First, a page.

In the GCF Task Force Annual Meeting, Indigenous leaders from Brazil, Peru, Indonesia, Mexico, and Ecuador brought an important and urgent request to the governmental members of the GCF Task Force: Endorse a set of Guiding Principles of Collaboration and Partnership for Subnational Governments, Indigenous Peoples, and Local Communities, and commit to fighting tropical deforestation together. And they did. Thirty-five subnational governments, 18 Indigenous organizations, and 17 NGOs said yesto finding equitable and effective solutions to fighting deforestation and mitigating climate change. Yes to protecting forests, to recognizing rights, to supporting indigenous and community livelihoods, and to protecting nature defenders as integral aspects of global action on climate change. We sayyesto working together.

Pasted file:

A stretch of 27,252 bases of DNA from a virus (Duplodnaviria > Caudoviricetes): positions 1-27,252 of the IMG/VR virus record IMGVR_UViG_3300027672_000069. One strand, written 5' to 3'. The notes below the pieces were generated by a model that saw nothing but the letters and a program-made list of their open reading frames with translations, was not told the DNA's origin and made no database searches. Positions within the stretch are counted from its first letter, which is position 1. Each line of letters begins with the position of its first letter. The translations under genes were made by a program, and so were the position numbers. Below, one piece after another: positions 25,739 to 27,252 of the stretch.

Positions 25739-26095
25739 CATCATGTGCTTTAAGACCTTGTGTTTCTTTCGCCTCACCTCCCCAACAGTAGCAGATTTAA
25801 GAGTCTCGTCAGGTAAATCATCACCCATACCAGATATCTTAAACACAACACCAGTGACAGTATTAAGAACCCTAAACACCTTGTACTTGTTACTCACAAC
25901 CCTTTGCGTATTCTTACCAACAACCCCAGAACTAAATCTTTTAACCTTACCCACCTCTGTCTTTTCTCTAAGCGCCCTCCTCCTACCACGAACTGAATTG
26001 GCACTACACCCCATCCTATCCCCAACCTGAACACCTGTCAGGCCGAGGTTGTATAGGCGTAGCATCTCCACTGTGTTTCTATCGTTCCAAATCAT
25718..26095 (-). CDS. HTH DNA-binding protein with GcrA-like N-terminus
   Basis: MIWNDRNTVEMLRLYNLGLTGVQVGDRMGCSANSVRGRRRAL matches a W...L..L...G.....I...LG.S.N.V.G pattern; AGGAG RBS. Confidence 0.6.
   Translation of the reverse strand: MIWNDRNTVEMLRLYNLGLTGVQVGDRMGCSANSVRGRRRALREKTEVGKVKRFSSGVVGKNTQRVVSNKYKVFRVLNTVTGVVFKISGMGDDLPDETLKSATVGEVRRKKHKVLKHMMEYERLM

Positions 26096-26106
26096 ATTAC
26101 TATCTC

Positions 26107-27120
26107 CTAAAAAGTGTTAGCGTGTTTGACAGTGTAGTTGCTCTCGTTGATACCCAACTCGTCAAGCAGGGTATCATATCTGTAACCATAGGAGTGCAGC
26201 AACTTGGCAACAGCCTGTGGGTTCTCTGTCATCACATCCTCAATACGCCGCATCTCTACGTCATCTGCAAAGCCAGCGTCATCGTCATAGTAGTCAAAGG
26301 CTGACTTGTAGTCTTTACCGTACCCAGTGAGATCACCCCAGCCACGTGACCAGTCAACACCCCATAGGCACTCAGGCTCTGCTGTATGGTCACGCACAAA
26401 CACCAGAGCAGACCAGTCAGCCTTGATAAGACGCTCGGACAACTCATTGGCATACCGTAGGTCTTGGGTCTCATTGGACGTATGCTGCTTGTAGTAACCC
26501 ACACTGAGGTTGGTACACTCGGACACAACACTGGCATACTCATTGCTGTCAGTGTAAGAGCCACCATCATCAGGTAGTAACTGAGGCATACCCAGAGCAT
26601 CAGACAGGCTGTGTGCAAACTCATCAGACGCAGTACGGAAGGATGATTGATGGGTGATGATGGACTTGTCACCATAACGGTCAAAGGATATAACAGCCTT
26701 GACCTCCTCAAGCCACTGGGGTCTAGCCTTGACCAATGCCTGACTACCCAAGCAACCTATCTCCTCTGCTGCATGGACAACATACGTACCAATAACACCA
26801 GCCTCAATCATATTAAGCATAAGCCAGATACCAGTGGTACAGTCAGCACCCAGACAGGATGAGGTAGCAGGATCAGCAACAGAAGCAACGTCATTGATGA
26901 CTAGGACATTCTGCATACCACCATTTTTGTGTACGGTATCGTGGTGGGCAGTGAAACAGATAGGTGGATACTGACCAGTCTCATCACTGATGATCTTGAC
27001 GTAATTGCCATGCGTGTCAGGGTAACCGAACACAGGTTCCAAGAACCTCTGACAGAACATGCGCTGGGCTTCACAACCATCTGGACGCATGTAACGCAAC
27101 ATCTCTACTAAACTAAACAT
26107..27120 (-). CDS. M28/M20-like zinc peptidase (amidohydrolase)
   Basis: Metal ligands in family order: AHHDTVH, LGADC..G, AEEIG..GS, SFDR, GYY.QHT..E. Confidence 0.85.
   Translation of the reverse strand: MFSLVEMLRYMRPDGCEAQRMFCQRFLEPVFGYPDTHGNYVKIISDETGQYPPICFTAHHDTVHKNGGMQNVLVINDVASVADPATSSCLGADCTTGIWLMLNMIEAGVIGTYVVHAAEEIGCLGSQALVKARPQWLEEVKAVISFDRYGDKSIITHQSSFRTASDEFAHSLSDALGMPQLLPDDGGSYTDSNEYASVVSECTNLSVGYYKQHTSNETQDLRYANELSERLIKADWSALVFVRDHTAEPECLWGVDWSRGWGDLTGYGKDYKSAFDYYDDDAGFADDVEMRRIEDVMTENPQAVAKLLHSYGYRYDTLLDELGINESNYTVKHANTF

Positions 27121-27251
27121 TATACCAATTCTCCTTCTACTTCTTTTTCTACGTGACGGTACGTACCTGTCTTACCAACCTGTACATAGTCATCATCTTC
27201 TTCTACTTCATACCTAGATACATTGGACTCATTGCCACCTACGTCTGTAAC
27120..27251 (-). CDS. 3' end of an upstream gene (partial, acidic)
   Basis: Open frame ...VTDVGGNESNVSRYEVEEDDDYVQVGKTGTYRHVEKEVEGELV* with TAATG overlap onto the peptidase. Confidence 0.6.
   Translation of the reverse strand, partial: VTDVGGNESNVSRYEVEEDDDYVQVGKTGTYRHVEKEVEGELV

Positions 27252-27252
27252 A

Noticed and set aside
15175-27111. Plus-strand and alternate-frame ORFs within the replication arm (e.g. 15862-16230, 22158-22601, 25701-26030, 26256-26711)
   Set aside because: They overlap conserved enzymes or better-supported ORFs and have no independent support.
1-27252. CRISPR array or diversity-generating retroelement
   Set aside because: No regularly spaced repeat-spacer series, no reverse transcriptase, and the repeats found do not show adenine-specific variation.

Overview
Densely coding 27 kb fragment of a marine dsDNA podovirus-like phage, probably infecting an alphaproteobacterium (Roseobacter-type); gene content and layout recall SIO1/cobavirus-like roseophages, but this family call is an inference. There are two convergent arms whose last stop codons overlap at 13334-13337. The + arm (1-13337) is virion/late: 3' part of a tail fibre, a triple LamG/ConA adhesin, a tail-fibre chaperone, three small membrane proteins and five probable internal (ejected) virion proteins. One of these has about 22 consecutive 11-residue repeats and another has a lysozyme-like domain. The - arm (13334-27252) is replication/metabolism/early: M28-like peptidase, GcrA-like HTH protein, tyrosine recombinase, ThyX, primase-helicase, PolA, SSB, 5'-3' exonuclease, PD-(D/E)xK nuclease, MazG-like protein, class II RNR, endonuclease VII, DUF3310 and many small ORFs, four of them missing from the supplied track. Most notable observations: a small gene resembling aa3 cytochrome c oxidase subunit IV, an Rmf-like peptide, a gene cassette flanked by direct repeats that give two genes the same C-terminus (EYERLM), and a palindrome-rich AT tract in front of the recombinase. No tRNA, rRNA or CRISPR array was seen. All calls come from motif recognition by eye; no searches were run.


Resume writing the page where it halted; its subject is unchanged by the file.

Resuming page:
Later in the week last year, the endorsement of the Guiding Principles was celebrated at the closing ceremony of California’s Global Climate Action Summit (GCAS) here in California. Civil servants, secretaries of the environment, Indigenous and local community leaders stood together on the GCAS stage, held hands, and affirmed their commitment to finding pathways and strategies to protect tropical forests by working closely with the people living under the canopy of these forests.
But these Guiding Principles are only effective if they are put into practice. This week, the California Air Resources Board has the opportunity to implement this practice—by voting to support the Tropical Forest Standard (TFS), a forward-thinking framework that includes the Guiding Principles.